The dinners will be large, family-style, shareable plates for families and groups, and bringing your own reusable containers to take home leftovers is encouraged. “For lunch hour, our real focus is hearty and healthy,” says Kaufman, describing the colourful bowls and salads designed to be keto-friendly, gluten-free and vegan inspired. The brunch menu will hone in on a big eggs Benny selection and healthy twists on classics, like swapping out Clamato juice with in-house beet juice in a Caesar.

When people come into the restaurant, they're spending their time, their money and their appetite, “so we don't want anyone to ever leave here regretting any decision,” says Homer.  “We want to be that place in the north end that still creates community, where everyone can come and gather." 
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Wednesday, May 1, 2019

Cafe Fest comes to town because, coffee

The Quebec-based celebration heads east, bringing hot stuff to coffee shops across the HRM.

Posted By on Wed, May 1, 2019 at 4:19 PM

  • daniel dominic

Cafe Lara is calling all coffee geeks to its launch party of Cafe Fest, a week-long celebration of all things coffee, local and independent from May 5-11. "I like bringing the community together," says Lara Cusson. "I've been trying to get the coffee community together as much as possible—I think it's important that we all support each other."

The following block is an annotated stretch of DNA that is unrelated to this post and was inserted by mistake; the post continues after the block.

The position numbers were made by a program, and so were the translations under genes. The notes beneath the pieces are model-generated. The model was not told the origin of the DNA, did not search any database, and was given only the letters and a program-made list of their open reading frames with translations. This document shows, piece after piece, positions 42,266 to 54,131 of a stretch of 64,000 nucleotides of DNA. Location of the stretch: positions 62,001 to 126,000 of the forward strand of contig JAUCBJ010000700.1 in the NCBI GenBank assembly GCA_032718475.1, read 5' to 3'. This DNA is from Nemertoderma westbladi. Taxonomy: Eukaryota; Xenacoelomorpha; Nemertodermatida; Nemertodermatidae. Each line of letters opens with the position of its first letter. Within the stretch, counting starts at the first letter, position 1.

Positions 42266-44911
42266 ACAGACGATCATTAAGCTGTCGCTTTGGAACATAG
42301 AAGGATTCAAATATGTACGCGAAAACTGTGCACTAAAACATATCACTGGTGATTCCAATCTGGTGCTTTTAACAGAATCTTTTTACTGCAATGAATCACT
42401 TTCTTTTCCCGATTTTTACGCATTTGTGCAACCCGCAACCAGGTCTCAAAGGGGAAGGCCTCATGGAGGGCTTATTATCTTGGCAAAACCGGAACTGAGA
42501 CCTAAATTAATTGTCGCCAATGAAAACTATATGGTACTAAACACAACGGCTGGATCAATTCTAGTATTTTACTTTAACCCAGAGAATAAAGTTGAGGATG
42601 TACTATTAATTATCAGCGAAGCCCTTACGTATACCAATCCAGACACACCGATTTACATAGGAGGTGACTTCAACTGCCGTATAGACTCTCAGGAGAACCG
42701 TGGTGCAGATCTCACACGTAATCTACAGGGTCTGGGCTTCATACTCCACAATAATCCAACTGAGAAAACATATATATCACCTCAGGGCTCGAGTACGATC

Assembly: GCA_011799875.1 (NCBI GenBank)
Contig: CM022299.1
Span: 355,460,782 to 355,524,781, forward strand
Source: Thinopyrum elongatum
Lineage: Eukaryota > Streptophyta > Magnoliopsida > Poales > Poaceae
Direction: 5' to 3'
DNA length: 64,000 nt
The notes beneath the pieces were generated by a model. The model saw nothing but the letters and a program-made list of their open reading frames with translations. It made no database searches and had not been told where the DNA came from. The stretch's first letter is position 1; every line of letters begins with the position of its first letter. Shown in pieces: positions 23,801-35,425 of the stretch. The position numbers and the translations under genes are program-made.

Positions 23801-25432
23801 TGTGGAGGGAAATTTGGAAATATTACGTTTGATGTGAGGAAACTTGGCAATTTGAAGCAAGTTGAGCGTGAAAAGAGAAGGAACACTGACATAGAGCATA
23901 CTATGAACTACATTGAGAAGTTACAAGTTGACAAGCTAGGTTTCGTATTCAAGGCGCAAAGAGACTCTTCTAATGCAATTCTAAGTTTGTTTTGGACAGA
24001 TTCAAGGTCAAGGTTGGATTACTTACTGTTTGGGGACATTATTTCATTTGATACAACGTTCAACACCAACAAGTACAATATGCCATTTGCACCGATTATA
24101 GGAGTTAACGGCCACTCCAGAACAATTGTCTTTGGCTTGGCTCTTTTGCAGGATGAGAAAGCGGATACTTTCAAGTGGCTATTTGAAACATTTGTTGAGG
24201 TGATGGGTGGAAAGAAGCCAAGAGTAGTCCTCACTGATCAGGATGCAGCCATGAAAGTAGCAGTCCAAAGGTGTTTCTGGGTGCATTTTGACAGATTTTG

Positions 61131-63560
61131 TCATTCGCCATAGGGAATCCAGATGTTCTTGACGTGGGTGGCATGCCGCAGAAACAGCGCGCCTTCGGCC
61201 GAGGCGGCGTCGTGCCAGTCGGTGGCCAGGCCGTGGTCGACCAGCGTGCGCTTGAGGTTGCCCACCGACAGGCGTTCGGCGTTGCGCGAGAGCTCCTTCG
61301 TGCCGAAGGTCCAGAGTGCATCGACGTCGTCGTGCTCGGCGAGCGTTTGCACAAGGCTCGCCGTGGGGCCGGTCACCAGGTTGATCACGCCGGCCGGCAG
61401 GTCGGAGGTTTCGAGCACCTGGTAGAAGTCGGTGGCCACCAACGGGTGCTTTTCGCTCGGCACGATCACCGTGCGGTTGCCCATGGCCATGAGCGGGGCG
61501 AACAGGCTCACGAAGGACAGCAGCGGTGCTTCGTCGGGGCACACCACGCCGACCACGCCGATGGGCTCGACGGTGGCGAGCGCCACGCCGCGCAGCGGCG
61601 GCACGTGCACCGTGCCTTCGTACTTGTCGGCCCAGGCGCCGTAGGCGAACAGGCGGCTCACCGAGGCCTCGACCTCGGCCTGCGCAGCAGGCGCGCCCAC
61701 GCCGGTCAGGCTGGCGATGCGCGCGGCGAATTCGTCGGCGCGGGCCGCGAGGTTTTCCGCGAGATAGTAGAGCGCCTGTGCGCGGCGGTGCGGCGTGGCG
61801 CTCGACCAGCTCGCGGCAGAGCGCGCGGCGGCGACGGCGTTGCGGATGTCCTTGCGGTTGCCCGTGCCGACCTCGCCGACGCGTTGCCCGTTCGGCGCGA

Cafe owner (and namesake) Cusson reached out to fellow coffee people in the HRM to participate. Nineteen coffee shops got on board, all of which will be handing out coffee passports to their more adventurous patrons.

Haligonian coffee enthusiasts will be traveling from the Cottage Cafe in Dartmouth, to the Raven Espresso Boutique Coffee in Spryfield, Dilly Dally on Quinpool and Trident Booksellers in the south end, collecting stamps for a chance to win "highly caffeinated prizes." The goal is to get people talking about—and hopefully walking into—their local coffee shop. Maybe even inspire them to wander into a new coffee shop, in a new neighbourhood.

The idea originated with small batch coffee roasters Barista Microtorréfacteur in Montreal. They wanted to support other independent coffee shops, but also wanted to have a little fun, and thought festivals were the best way to get people involved in a little bit of both.

  • daniel dominic

The festival has been gaining traction for the past four years in Quebec and has expanded in number of participating shops, special events and now, thanks to Cusson (who's originally from Montreal), its first east coast appearance.

The fest's closing party will coincide with Open City on May 11 and be dedicated to hardworking baristas. Cusson encourages loyal customers to come out and support their favourite barista for some "very silly, very friendly" competitions, including a blindfolded late art challenge and announcing the winner of the photo competition to win a full year's worth of coffee.

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In Print This Week

Vol 27, No 17
September 19, 2019